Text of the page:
Last year I broke some ribs on the Laramie Enduro at mile 14.  It was on a gravel road going down hill about 25 miles an hour, nothing technical.  The road was soft from a huge rain the night before and I think my front wheel hit a rut filled with soft sediment from the rain.  Whatever it was that caused it, the impact was fast and violent.  I didn't know my ribs were broke and I tried to shake it off, but the technical, rooty, twisty, turny section called the Enchanted Forest, at around mile 22 to 25, about made me pass out.   So, I quit and waited for Joanne to finish.


This year there was no Joanne to chase or keep of ahead of.   Totaly degrades the whole feel of the event for me, so I don't know how motivated I will be to do these long events after this year.

Weather was excellent this year, not too hot and didn't rain.

I was more used to my new bike and have gone to slower tires with a more aggressive tread [Specialized The Captain], which have saved my butt several times now.   I am never going to win one of these races, but I found out the hard way it is easy to not finish one if you have a nasty crash.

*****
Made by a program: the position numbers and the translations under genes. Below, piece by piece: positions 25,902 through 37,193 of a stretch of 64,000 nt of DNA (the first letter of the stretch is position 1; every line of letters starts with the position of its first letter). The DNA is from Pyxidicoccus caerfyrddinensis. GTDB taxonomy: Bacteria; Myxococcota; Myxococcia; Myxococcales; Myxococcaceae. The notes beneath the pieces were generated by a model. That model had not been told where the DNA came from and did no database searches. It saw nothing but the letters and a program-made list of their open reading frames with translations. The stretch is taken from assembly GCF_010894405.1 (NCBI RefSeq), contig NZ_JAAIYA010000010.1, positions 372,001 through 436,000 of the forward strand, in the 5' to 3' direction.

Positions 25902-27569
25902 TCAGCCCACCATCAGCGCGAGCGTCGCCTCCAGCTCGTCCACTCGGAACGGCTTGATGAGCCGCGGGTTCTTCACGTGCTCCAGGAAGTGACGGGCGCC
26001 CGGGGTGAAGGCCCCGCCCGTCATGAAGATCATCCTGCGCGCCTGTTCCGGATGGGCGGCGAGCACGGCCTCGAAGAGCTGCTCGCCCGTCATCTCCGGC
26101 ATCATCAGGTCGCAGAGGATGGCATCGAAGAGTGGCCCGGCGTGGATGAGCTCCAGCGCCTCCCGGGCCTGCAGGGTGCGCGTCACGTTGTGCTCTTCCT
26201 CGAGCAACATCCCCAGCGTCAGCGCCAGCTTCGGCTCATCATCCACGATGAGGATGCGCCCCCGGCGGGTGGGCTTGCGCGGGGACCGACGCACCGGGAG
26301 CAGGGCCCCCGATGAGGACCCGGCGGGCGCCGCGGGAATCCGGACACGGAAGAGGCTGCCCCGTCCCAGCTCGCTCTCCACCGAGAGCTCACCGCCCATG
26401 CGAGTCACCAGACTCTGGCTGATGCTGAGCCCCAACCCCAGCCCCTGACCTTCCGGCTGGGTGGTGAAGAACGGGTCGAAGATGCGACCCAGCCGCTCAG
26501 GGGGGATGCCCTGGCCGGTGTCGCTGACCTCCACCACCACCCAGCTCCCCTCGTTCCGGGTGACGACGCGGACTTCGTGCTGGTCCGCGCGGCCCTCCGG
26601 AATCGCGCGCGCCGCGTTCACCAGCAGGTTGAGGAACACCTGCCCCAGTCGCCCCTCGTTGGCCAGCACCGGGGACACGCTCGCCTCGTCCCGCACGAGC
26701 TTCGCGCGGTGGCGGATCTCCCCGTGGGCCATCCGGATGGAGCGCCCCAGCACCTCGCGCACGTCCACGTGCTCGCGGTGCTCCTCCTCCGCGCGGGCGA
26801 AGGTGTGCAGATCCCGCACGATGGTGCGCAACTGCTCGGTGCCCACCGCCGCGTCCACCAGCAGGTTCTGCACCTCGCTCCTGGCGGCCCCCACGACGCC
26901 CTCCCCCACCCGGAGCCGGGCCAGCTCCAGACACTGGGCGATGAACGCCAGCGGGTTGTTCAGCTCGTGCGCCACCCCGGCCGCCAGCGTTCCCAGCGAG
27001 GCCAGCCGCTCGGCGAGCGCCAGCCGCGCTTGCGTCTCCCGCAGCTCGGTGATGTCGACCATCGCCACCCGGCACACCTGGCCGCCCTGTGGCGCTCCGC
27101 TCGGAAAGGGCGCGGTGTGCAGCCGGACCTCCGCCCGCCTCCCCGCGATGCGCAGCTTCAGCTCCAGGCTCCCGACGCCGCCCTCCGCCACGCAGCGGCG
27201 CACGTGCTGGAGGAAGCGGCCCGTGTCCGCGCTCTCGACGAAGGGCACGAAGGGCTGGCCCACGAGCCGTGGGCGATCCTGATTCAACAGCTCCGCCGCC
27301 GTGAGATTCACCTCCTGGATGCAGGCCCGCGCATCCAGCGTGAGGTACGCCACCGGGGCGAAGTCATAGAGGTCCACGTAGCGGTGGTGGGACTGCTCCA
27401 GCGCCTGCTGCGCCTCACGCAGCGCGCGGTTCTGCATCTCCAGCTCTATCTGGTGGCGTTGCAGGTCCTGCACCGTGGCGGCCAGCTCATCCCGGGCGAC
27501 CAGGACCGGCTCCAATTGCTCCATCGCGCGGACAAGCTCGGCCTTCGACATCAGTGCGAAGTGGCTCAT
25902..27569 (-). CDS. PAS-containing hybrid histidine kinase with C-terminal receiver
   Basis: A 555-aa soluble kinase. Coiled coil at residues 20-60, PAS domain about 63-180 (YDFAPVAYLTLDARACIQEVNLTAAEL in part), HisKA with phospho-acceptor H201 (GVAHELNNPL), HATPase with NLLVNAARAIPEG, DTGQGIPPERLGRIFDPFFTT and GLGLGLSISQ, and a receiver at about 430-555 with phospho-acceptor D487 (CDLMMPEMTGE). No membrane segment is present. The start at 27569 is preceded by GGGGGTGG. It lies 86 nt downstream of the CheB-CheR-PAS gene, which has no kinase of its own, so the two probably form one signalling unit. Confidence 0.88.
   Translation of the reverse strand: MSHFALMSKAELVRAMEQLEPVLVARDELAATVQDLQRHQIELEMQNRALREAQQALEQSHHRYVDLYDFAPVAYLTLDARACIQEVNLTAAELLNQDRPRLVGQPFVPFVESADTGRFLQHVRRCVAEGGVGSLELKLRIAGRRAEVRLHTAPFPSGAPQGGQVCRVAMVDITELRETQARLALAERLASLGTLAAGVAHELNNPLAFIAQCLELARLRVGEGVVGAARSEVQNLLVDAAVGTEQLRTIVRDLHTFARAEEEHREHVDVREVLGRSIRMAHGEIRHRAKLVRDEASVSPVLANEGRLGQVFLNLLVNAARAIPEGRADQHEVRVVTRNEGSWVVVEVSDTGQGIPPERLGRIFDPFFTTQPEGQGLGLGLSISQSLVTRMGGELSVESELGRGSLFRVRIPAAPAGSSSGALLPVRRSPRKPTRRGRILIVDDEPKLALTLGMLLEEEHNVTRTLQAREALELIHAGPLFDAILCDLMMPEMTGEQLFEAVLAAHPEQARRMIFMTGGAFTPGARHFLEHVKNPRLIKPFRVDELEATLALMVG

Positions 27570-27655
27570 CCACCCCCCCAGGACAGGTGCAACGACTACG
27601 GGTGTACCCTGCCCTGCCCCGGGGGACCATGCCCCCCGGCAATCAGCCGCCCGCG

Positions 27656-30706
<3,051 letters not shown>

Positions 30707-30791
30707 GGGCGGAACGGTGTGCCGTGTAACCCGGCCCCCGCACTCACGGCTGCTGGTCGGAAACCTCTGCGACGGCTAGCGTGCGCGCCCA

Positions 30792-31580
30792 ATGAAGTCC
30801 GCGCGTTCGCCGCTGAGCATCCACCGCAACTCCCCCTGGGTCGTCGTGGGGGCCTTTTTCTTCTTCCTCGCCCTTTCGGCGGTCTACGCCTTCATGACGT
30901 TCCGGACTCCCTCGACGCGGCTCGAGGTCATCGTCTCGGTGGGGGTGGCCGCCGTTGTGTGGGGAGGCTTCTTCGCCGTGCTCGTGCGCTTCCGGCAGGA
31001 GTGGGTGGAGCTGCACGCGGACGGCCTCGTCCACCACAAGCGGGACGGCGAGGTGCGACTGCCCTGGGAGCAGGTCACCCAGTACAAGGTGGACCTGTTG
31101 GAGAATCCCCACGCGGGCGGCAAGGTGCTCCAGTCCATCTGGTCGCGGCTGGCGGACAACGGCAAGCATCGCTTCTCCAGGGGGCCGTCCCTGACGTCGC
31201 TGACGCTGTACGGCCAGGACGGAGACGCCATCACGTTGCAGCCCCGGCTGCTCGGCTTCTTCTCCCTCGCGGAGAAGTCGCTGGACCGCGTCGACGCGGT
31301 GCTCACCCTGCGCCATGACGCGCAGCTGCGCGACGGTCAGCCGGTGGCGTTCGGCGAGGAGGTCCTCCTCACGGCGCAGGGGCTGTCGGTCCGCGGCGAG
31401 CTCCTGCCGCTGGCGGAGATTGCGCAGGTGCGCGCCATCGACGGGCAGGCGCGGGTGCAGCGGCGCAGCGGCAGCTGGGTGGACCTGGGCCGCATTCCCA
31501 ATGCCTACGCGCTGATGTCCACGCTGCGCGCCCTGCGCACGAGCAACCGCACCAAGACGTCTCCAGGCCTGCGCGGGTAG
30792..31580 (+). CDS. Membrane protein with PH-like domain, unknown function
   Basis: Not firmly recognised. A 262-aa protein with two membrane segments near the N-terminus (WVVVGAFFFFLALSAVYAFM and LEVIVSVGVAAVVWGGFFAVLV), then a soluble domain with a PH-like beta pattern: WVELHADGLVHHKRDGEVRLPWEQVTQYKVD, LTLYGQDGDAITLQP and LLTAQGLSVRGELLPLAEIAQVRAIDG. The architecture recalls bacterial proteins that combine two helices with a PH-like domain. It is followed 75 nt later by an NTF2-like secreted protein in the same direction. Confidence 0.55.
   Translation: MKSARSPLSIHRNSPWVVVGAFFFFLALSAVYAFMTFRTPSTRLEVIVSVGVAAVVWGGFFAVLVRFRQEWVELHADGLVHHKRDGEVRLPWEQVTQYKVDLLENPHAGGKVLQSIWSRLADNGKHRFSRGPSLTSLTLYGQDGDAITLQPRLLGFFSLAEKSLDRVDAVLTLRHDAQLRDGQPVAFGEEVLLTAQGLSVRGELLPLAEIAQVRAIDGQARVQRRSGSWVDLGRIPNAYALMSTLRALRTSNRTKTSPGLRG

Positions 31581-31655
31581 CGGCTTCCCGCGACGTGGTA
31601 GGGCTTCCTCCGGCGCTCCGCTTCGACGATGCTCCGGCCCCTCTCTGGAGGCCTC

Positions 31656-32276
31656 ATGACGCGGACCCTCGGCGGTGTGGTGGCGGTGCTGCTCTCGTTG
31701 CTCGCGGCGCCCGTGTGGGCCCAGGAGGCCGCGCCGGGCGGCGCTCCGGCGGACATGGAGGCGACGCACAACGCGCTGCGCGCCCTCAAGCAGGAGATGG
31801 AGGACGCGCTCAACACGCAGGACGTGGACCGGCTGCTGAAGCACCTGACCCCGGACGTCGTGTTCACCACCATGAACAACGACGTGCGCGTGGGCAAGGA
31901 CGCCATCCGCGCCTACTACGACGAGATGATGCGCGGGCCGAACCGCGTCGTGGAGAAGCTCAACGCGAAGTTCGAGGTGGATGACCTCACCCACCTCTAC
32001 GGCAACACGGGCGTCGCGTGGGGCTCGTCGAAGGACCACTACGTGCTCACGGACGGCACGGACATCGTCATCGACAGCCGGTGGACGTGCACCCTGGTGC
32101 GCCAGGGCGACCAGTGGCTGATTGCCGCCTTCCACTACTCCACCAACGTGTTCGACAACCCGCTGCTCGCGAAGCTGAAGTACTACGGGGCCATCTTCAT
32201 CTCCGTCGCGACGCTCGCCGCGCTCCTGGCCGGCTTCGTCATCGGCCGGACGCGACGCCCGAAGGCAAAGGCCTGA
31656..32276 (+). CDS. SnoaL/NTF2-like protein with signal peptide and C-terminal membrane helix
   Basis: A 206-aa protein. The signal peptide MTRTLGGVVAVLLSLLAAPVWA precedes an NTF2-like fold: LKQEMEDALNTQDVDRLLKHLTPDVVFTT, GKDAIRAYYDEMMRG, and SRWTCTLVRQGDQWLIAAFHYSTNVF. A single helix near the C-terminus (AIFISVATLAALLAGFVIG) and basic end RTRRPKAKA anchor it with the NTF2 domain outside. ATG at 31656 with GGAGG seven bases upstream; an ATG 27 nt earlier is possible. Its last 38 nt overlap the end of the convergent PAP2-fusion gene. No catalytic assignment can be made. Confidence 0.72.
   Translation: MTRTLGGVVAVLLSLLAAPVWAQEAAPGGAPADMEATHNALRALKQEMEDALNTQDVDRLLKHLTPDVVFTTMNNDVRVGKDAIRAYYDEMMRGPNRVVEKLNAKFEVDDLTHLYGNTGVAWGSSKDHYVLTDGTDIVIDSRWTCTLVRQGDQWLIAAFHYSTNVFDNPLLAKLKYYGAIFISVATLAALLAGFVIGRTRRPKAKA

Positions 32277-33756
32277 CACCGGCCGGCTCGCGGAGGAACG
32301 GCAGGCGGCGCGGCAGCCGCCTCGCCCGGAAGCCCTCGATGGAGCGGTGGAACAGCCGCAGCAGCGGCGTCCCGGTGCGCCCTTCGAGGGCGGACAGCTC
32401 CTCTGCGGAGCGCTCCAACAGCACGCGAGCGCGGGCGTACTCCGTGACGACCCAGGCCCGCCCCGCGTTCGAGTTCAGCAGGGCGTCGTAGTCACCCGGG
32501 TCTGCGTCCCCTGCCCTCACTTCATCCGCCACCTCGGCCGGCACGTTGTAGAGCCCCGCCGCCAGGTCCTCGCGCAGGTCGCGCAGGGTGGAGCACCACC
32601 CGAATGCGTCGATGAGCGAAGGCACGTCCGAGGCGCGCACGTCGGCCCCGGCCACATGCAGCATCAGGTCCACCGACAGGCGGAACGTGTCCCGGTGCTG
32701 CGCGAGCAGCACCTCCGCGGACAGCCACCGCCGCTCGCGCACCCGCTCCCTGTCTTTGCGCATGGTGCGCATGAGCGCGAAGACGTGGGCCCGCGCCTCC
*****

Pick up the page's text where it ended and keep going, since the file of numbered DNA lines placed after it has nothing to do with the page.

I felt strong all day and the only issue was my tush getting sore from all of the roots and rocks that you are forced to bounce over.

The last time I finished the race was in 2007 at age 47 and my time was 9 hours 21 minutes.

2010 At 50 years old, I did it in 7 hours and 58 minutes.   Joanne's training plan is certainly working, she has put a ton of time into being our coach this year.

Well, 10 months of training is almost over. 

This years Leadville goals are the same as last year - and what I failed to do last year.

Start Healthy, Finish Healthy, and Accept What Life Brings You With Joy. (Well maybe not broken ribs; nothing joyful about broken ribs.)

The race itself is not fun, I guess that is why they call it HARD.  :)